World Teachers' Day: children thrive best when schools and parents complement each other

Parents should show support for school advice - be that limiting time spent on gadgets, supporting home learning or being a role model

As both a parent and a teacher, I want the same things for my children as I believe all parents want for their children: for them to be safe, happy, supported, appropriately challenged and successful in whatever their interests and ambitions may be.

Great teachers put children at the heart of all their decisions, and they know that the relationship between home and school is a crucial one. When both parents and teachers work together in a supportive and harmonious manner, it can be fantastic for all involved, and ultimately children benefit, thrive and flourish.

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Parents should have a clear understanding of what is learnt at school and how they can offer support from home

It's true that children spend a lot of their time at school, but it’s also true that they spend even more time at home with their families. Effective, open communication is what both schools and families need if they are to fully support children in their academic, personal, emotional and social development.

This communication differs, develops and grows depending on the age of a child – it can be the sharing and reading of stories at home, the practising of times tables, the sourcing of resources for a science investigation or help with finding a relaxing space at home to study in peace and quiet.

If this is all done with patience, warmth and good humour, children feel secure and valued, and this helps them bounce into school with a smile and a sense of excitement knowing they have the confidence for the day that lies ahead.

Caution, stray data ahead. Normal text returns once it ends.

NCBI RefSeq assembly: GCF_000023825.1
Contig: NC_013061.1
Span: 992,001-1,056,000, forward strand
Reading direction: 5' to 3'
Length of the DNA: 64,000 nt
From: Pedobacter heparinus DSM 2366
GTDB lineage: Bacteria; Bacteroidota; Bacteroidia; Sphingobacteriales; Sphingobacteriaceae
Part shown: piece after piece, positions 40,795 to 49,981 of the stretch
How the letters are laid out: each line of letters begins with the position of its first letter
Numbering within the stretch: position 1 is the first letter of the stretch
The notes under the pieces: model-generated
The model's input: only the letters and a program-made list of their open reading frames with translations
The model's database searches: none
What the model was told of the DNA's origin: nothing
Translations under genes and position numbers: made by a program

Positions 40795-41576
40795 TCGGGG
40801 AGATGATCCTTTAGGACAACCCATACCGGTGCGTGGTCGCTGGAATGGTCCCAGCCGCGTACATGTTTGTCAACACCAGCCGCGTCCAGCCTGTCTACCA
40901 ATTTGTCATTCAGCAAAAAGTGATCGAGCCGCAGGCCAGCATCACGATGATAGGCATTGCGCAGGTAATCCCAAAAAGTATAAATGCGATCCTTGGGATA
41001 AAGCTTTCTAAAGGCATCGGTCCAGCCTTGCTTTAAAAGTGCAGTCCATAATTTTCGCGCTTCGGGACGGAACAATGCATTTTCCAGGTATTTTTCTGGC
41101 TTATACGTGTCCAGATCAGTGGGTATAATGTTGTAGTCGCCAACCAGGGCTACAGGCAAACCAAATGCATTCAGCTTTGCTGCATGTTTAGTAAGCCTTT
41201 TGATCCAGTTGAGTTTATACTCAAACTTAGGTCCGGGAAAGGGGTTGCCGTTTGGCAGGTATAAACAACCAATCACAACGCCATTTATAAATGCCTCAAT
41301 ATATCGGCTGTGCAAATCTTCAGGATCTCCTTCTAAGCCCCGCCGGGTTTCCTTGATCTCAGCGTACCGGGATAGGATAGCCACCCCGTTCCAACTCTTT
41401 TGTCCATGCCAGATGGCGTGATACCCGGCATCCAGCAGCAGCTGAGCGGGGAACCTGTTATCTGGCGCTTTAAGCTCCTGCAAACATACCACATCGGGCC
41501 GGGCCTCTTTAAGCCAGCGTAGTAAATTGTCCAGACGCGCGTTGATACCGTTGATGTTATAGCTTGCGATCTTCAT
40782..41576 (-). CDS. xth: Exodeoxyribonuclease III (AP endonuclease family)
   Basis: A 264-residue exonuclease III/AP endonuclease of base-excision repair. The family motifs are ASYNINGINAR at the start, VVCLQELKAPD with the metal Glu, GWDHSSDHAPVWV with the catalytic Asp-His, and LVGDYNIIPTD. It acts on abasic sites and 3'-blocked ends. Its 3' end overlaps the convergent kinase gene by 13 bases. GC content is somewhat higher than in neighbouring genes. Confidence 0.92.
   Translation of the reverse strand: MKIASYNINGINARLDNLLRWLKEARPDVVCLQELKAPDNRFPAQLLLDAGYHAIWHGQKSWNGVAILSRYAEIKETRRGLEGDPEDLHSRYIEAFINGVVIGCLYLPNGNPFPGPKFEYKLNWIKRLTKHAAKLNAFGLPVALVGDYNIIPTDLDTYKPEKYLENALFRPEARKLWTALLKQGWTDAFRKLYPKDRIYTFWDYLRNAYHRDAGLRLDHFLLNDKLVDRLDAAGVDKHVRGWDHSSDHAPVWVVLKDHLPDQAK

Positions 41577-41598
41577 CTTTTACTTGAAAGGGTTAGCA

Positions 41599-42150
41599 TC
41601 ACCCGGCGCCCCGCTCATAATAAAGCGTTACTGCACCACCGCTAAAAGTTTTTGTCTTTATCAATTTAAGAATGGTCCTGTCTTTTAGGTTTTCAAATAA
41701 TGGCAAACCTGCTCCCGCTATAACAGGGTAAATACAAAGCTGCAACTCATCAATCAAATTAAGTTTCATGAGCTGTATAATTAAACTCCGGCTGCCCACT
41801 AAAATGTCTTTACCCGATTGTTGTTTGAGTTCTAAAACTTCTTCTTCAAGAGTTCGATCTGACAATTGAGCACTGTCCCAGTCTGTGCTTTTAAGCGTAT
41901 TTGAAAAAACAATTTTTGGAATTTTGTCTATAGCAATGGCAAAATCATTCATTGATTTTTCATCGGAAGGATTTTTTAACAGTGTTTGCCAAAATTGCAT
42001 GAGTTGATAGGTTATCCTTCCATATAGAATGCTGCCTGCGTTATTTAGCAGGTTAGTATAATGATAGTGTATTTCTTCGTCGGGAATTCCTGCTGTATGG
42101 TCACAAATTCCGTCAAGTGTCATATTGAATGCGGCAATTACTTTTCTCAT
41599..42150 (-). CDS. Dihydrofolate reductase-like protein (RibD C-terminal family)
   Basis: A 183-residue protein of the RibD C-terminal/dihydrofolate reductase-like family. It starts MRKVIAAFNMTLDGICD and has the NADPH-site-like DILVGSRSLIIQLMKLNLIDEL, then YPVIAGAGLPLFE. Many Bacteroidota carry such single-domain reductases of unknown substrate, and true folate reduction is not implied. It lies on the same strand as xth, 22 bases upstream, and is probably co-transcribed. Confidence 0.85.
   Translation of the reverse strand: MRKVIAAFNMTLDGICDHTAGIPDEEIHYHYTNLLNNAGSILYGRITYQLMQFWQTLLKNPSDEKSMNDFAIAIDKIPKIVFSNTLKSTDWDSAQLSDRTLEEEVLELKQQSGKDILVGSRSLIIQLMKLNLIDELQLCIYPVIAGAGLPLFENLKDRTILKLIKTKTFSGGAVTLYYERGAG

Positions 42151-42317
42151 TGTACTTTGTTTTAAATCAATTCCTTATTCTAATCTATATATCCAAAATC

Teachers and parents should complement each other, and the trust developed should be reciprocal. It's fair that parents should have both a clear understanding of what is learnt at school and how they can offer support from home. There is much value in understanding the journey that a child is on, without surprises.

Some parents may naturally want to help more than others, and here, too, communication is key. All children are individuals and each family is unique, and so if both schools and parents know what they want, the appropriate support can be provided and, subsequently, fantastic progress can be made.

The celebrating of success is key to developing self-esteem and confidence, and great teachers know that finding out what children are good at outside of the school day – whether that be music, art or sports – and supporting that success with a kind word in school builds highly effective and long-lasting relationships.

Parents want to know that their children are in safe hands with teachers who care about them, know them, and recognise and acknowledge their skills, interests and achievements. It's important that news from home related to a child, whatever that may be, is shared and understood by all.

Balance is crucial in developing and sustaining productive home-school relationships, and there is much value in encouraging resilience, being courageous and asking children to do their best. Parents showing support for school advice, whether that be by limiting time spent on gadgets and gaming, supporting home learning, being a role model in actions and words, and demonstrating the value and importance of education, is always appreciated by a school.

Ultimately there is no one-size-fits-all approach and great teachers know this, taking the time to build relationships. Open and transparent communication, trust and good humour go a long way in making sure that home and school complement each other in bringing out the very best for all children.

Simon Jodrell is the principal at Dubai British School in Emirates Hills

Updated: October 5th 2021, 5:49 AM